Wednesday, April 29, 2009

A Seed-y Subject

Seed beads... those teeny-tiny wonderful little beads that add color and texture and versatility not only to some very beautiful and unique freeform jewelry designs, but also to gaments like evening gowns and bridal gowns, and a huge assortment of accessories from bridal veils to headbands to beaded bags and beyond.

The history of this little bead is pretty amazing. While modern mass production of seed beads began in Venice in the late 1400's, the earliest mass-produced seed beads were the Indo-Pacific beads of India and related places. They dominated the bead trade for nearly 2000 years. There is also evidence of small beads in King Tut's tomb - placing them back 4000 years. In more modern history, these beads were used as "currency" by English traders when trading with natives from the Americas, African and other colonies around the world.

Seed beads come in a wide variety of shapes and sizes, although the common use of the term refers to tiny rounded or tube shaped beads. Sizing is done in "aughts" altho, surprisingly I wasn't able to find a standard definition of exactly how the measurement "aught" was actually derived. While the notation still is used in seed bead descriptions (ie 15/0, 6/0) beads sizes are considered in how many beads are in a linear inch. The largest of the standard seed beads is 6/0 with approximately 10 to an inch. The most common seed bead size in use is an 11/0. The tiniest seed beads ever manufactured, a 24/0, measures approximately 50+ to an inch. Seed beads measuring smaller than 15/0 had stopped being produced in the early 1900's although there are many still in existence as vintage beads. Recently, however, there has been development of micro-seed beads which measure at 18/0.

On a broader level, seed beads come in a variety of shapes. The following terms are used to describe these different types of beads:

Seed - Broad term for any small glass beads
Rocaille - Round seed bead made of hard (non-lead) glass
Bugle - Tubular seed bead of soft (lead) glass, usually not rounded, also comes in a twisted version
Charlotte - Rocaille with ground facet(s)
Macca, Cut Bugle - Bugle with hexagonal section, usually black
Two-cuts (hex cuts) - Short segments cut from maccas, also comes in a twisted version
Three-cuts - Two-cuts faceted by grinding
Ceylon Pearl - Made of alabaster glass, either lined or dyed, then lustered
Delica - Most uniform seed bead, short cylinders; computers used in manufacture
Square - reflect light in every direction and add interesting dimensions and texture when mixed with round beads
Triangle - catch and reflect additional light, adding extra sparkle and a more angular, modern look to your designs
Fringe/Magatama - These Glass Beads are almost drop shaped, but not quite. They are really a round bead with an off-center hole. They make great texture when used for bead embroidery and can be used in place of the traditional teardrop shape for many other uses.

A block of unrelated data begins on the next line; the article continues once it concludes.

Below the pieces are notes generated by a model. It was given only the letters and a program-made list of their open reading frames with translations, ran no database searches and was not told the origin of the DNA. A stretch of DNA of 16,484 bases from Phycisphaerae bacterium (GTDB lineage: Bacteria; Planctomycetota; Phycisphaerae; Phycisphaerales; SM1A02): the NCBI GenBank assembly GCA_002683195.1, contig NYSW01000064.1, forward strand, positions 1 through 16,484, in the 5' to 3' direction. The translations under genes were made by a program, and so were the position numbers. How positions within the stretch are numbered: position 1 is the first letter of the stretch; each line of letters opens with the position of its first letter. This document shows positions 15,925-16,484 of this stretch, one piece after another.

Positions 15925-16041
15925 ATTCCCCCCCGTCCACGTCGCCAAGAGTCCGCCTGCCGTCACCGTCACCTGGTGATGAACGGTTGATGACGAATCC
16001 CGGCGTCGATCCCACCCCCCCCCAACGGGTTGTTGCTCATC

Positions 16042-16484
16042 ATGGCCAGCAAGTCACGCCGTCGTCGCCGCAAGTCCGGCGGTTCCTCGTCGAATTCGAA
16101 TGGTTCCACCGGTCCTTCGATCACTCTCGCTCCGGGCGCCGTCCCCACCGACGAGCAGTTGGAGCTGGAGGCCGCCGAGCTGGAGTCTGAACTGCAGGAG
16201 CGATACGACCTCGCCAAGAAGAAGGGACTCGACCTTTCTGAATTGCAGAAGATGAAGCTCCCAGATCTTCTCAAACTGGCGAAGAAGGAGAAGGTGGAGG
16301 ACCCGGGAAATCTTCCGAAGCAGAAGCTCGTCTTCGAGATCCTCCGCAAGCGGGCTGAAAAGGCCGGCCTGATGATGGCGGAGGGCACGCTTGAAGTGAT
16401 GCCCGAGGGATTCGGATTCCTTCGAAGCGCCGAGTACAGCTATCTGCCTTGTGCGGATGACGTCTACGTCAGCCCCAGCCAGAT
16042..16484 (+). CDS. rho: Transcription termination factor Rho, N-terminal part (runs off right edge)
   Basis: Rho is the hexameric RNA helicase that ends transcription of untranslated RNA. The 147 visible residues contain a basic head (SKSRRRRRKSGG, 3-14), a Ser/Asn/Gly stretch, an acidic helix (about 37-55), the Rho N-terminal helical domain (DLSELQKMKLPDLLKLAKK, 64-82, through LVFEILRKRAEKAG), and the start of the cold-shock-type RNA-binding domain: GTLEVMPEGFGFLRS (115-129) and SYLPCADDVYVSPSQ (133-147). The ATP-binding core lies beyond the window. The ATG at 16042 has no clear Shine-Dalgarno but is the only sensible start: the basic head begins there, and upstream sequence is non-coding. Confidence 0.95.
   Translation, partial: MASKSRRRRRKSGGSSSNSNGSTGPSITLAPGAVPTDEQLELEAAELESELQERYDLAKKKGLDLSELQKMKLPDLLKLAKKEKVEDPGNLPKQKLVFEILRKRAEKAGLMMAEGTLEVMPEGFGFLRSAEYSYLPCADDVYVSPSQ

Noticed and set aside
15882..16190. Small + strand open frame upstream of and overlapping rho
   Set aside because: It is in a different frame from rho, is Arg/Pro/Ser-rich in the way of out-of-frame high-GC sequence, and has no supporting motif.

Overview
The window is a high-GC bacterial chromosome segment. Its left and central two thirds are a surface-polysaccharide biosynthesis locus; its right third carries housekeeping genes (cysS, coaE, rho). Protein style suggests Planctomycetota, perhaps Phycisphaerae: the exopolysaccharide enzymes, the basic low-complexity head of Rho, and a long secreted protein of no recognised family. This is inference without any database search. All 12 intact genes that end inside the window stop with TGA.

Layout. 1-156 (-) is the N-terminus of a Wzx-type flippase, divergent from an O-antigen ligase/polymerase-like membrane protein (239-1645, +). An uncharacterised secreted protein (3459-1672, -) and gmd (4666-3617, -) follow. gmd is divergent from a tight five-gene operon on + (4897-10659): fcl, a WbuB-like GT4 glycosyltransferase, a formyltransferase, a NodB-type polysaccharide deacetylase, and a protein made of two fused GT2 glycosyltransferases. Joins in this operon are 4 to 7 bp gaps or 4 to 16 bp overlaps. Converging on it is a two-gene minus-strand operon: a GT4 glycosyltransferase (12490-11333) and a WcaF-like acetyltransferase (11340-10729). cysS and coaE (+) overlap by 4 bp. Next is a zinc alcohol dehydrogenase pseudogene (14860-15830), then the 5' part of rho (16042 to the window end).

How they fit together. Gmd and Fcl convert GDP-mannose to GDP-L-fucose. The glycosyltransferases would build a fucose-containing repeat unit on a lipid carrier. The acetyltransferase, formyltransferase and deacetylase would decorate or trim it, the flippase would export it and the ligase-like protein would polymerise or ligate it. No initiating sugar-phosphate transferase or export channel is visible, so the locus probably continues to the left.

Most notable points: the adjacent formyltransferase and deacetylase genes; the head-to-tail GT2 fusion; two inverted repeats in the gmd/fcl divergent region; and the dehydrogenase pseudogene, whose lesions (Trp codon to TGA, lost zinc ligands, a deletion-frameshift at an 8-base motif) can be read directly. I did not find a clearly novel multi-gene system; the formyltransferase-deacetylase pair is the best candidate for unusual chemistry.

Seed beads also come in a variety of finishes:

Transparent - the glass is see-through
Translucent - one can see light through the bead, although the light is diffused
Opaque - the solid color prevents light from passing through the bead
Matte - the bead is textured on a microscopic level to result in a matte finish
Silver-lined - a silvery coating which reflects light is applied to the inside of the seed bead
Copper-lined - a coppery coating which reflects a reddish light is applied to the inside of the seed bead
Bronze-lined - a bronzy coating which reflects a brown light is applied to the inside of the seed bead
Luster or lustre - a rainbow effect applied to the surface of the seed bead
AB or aurora borealis - also a rainbow effect applied to the surface of a seed bead

Seed beads are produced in many countries around the world, with Japanese Delica beads being considered the gold standard.

Jewelry designs using seed beads range from simply strung strands to extremely detailed and intricate patterns. Some of the more popular stitching patterns are the peyote stitch, herringbone, right angle weave, brick, square, ladder, chevron, and spiral stitch amongst others. The beads can also be woven into metal crochet or virtually any other type of woven or strung design.

Working with seed beads is painstaking and requires patience and skill to maintain uniform tension. It is also one of the most beautiful types of jewelry you will ever see, made even more so when you consider that the number of beads that must be individually handled to create some of the more intricate designs is in the tens of thousands!

I hope you've enjoyed my foray into the world of seed bead jewelry and will take a moment to click on some of the photos and explore the beauty of this wonderful jewelry art.

Thank you to the following stores for the use of their photos in this article!
Floral Necklace-Black Onyx - tavikon
Wired pearls - theBeadAerie
Brown Beaded Bangle Bracelet - rlscreations
neptune's treasure - theBeadAerie
Hemlock Wreath Reflecting Mountain Stream - Giftbearer
My Blueberry Spring - koalabei
Green and Black weaved Bracelet - aznbiotch
As You Wish Necklace - tethyis
Oceanic Pearls - MourningWoodDesign
Coral, Mauve and Raku Swirl Necklace and Bracelet Set - debbaworks


TheEclecticElement said...

Thanks for sharing this great post!! I always love to learn about jewelry and everything that goes along with it :D

Robert W. Leonard said...

Wow, I never knew it was all so complex. I suppose it makes sense really. Good post, very informative!

springcolors said...

working with seed beads makes the most elaborate artistic creations.

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